I was in a bit of a catch-22 situation when I first opened up my Neat Bumblebee II microphone here. On one hand, I’m impressed that Neat has moved away from their yellow and black bumblebee colour schemes on their microphones for the second iteration. It makes them suit modern gaming desk setups without standing out like a sore thumb. But on the other hand, I’m also torn because that bumblebee colour scheme was also really unique and made them stand out among a sea of gaming condenser USB microphones.

The Neat Bumblebee II microphone is a very understated bit of kit. It stands at around eight inches in height and around four to five inches at its widest point while sitting on its desk stand. It uses what they’re calling a yoke mounting system, which allows you to tilt the microphone towards your mouth a lot easier if it’s sitting below you. The base stand can also be removed too if you’re wanting to use the Bumblebee II with a boom arm, and there’s an included 5/8-inch threaded adapter if needed. Be warned though, that my 5/8-inch adapter is now stuck in the bottom of my Bumblebee II, and I had to actually pry it from the base with a pair of pliers. Not ideal if you ask me.

The Neat Bumblebee II microphone is pretty much plug-and-play and away you go. There’s no driver software you need to download, and all settings you really need to get yourself going are built into your Sound settings in Windows, though you can access these too with the button on the front of the microphone itself. The yellow light will adjust the listening level of the headphones plugged into the microphone. Yes, there’s a 3.5mm aux input on the base next to the USB Type-C input. Yes, it’s USB Type-C so it can connect straight to your PC. Blue indicates that you’re adjusting the gain of the microphone, which directly correlates with your Windows Sound setting. I’ve found a comfortable level of around 70 to 80 in terms of gain on my PC while using the microphone with Discord to talk to my friends. And finally, Green will adjust the balance between the Bumblebee II’s source signal and the return signal coming back from your computer. In other words, it balances what you hear in your headphones as monitor audio between voice and game. So everything you need is really at your fingertips. Underneath the multi-function knob, there is a mute button, which completely cuts the microphone from picking up voice, and I must say, there was no real audible click or thud like you get with something like a Blue Yeti when clicking the mute button. There is an internal shock mount though which is a nice touch in case the microphone is knocked or you need to move your boom arm.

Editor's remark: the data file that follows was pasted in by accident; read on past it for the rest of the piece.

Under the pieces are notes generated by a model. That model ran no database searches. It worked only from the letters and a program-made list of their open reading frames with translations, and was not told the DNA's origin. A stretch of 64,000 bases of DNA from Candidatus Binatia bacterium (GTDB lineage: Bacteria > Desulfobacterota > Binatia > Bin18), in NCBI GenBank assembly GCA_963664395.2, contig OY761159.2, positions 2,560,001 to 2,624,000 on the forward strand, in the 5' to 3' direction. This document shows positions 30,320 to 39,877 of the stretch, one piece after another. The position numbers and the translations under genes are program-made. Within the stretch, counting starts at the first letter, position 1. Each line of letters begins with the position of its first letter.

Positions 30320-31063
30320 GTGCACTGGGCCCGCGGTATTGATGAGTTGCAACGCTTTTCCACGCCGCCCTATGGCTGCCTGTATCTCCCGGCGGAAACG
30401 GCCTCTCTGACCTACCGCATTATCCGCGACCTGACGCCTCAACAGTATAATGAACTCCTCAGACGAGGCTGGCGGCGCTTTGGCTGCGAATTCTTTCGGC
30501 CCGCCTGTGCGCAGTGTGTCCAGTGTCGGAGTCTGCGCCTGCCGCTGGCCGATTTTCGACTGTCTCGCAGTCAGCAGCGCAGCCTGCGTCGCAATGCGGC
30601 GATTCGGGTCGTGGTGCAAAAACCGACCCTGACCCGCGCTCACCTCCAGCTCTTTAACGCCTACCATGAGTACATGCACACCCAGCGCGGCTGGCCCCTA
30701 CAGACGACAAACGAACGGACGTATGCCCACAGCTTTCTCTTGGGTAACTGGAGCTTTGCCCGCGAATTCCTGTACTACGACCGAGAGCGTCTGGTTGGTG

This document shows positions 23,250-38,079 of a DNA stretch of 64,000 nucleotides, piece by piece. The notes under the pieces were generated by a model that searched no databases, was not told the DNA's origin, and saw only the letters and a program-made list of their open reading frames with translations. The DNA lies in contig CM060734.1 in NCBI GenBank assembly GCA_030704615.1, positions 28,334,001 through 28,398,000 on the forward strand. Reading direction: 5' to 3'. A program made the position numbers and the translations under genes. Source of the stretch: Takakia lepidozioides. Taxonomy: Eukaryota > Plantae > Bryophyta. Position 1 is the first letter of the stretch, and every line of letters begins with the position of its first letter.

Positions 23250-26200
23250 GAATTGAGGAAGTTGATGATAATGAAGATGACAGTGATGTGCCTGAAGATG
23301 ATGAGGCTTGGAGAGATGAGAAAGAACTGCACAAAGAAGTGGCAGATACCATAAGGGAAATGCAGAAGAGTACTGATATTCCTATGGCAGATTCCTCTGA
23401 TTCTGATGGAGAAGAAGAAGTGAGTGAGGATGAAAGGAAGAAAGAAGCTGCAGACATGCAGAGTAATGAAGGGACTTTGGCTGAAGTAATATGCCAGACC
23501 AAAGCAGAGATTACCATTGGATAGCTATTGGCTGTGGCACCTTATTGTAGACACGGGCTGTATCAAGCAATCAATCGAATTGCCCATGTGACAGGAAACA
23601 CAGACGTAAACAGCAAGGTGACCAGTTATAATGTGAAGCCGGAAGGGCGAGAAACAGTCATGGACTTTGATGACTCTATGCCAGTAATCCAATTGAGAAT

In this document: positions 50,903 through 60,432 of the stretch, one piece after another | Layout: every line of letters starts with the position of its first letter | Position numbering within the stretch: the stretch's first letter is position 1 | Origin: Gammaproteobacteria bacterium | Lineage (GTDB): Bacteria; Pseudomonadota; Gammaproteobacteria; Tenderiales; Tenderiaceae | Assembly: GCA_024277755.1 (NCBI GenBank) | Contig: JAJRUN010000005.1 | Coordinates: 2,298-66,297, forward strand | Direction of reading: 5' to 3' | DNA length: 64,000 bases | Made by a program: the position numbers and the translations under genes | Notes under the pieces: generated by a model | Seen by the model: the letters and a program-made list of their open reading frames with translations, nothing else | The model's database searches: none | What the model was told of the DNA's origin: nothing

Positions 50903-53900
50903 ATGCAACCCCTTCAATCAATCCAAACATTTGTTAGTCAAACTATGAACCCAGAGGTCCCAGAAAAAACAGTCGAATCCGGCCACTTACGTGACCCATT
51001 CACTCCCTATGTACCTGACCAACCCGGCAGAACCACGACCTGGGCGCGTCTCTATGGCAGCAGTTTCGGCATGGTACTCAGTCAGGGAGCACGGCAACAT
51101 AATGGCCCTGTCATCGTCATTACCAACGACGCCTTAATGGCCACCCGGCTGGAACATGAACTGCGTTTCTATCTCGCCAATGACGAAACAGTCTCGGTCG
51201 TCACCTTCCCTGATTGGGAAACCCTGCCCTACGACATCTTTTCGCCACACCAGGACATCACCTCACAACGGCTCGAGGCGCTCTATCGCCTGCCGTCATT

However, what is different from something like the Blue Yeti is build quality. While the mesh area on top is made from metal, the main body is made from plastic, which keeps the weight down to around 400 grams which is pretty lightweight. The yoke mount is also metal, giving it a nice solid build and I never felt like day-to-day use of this particular microphone was ever going to be too damaging. Sure you could pick up a few scratches on the body if you’re going to be carrying it around with you on the move, but it’s not a bad build by any means. There’s very little wiggle with the buttons too, and they give off a nice solid click. It’s got some really subtle branding, with the N symbol for Neat on the front and back of the microphone.